The revision of the law mandated improved coverage and additional benefits under the Standard Health Insurance Contract, as well as a higher contribution to indigent care. But expanded services came at a price. In many cases, premiums increased 50 percent or more depending on risk factors and the type of coverage plan.
Meanwhile, the revised health insurance law and efforts by the Health Insurance Commission were successful in broadening the health insurance coverage of the population. Health insurance for employees has been mandatory in Cayman since 1997.
Since the law was revised in 2013, less than 6 percent of Cayman residents are without health insurance, down from 12 percent in 2010, according to data from the Health Insurance Commission.
A global phenomenon
The explosion of healthcare-related costs is a global phenomenon. In the United States, the cost of healthcare is now a much bigger burden for companies than the cost of taxes, investor Warren Buffett said at his investment firm Berkshire Hathaway’s annual meeting in May. Rather than focusing on tax cuts, businesses should be concerned with the cost of healthcare, he said.
In Cayman, the healthcare burden is not only evident in private businesses, but also in the public sector. Healthcare costs are immense for government, both as the country’s largest employer who, unlike most companies in the private sector, pays for civil servants’ full healthcare, and as a social welfare provider.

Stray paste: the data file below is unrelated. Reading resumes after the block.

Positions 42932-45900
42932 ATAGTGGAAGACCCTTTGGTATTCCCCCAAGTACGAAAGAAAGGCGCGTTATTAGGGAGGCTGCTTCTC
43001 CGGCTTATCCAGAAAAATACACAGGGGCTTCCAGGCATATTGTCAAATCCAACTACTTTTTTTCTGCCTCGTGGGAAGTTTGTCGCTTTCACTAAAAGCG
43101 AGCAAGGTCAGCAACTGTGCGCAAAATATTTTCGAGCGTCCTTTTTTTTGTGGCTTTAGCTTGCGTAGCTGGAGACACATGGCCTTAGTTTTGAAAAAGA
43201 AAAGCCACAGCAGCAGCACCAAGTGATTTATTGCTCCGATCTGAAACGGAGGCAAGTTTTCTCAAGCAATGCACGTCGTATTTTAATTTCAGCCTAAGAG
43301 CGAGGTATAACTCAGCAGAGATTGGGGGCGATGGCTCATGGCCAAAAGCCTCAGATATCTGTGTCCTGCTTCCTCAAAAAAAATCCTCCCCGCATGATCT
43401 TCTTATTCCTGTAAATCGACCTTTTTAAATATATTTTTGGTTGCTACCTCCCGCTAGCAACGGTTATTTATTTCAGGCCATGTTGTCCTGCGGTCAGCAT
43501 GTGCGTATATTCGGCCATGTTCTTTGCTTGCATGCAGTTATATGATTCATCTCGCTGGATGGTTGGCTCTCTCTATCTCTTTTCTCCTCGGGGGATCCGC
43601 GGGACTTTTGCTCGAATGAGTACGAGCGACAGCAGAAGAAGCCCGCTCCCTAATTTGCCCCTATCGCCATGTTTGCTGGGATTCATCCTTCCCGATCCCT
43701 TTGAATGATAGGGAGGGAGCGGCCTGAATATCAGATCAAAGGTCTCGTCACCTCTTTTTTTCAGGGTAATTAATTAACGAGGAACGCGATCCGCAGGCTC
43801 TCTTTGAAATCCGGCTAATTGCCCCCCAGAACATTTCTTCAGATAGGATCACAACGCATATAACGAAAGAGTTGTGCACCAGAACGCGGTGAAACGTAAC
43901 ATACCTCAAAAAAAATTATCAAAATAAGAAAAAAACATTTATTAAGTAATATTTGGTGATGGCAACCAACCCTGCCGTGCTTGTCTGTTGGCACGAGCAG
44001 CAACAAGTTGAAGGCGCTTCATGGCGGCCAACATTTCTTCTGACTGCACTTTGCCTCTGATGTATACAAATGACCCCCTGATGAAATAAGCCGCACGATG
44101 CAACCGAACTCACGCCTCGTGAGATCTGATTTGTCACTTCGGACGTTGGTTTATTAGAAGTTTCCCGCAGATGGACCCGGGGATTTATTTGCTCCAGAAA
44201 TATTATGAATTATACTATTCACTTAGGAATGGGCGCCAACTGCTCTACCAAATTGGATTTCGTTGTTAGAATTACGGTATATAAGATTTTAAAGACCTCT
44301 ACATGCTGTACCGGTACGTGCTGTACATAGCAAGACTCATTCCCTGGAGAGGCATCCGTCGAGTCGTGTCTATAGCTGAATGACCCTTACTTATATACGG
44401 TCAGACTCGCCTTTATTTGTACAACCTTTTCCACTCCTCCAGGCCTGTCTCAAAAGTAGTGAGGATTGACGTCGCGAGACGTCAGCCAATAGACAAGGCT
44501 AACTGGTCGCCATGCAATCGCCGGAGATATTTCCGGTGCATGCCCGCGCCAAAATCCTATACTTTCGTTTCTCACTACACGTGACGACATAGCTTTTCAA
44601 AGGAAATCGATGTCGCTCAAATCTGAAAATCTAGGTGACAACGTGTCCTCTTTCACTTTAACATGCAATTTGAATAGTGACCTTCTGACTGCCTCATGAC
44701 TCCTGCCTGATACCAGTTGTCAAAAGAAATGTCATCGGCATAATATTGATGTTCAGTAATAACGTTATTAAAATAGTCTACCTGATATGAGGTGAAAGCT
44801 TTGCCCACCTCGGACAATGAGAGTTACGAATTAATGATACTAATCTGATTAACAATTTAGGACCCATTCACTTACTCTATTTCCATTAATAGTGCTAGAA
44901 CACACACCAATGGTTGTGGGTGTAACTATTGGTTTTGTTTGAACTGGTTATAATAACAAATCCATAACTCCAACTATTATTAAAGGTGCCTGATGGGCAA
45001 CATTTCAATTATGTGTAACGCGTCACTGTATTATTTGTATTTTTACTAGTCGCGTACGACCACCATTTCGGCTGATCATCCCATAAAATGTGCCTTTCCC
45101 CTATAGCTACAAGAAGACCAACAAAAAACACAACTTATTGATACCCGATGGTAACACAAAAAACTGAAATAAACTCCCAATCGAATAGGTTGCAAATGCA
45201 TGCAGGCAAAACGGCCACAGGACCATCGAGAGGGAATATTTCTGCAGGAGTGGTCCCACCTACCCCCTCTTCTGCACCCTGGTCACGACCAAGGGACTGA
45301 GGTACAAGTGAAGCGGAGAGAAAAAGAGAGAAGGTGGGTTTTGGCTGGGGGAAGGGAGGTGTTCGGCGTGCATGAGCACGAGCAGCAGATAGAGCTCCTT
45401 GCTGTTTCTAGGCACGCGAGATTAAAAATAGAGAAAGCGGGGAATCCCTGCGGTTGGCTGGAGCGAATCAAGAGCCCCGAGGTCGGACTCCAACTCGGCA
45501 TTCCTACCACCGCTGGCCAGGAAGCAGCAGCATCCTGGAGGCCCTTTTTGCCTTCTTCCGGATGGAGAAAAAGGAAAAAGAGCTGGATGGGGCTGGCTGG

A report by the Cayman Islands auditor general looking at figures from 2014/15 and released earlier this year found that government pays more than half – 51 percent – of all health-related expenditures in the territory. The remainder is funded by private sector health insurance and out-of-pocket expenses.
Nearly a fifth of the government budget goes to healthcare.
For instance, in the 2014/15 budget year, about $70 million of government’s healthcare budget of $137.8 million paid for the premiums of public servants, employees of statutory authorities and government companies, pensioners, seafarers and veterans. Expenses for treatment overseas came in at $20.4 million, and indigent and uninsured healthcare costs were about $32.2 million. The remainder went into district clinics, mental health services, residential care, drug rehabilitation and other programs.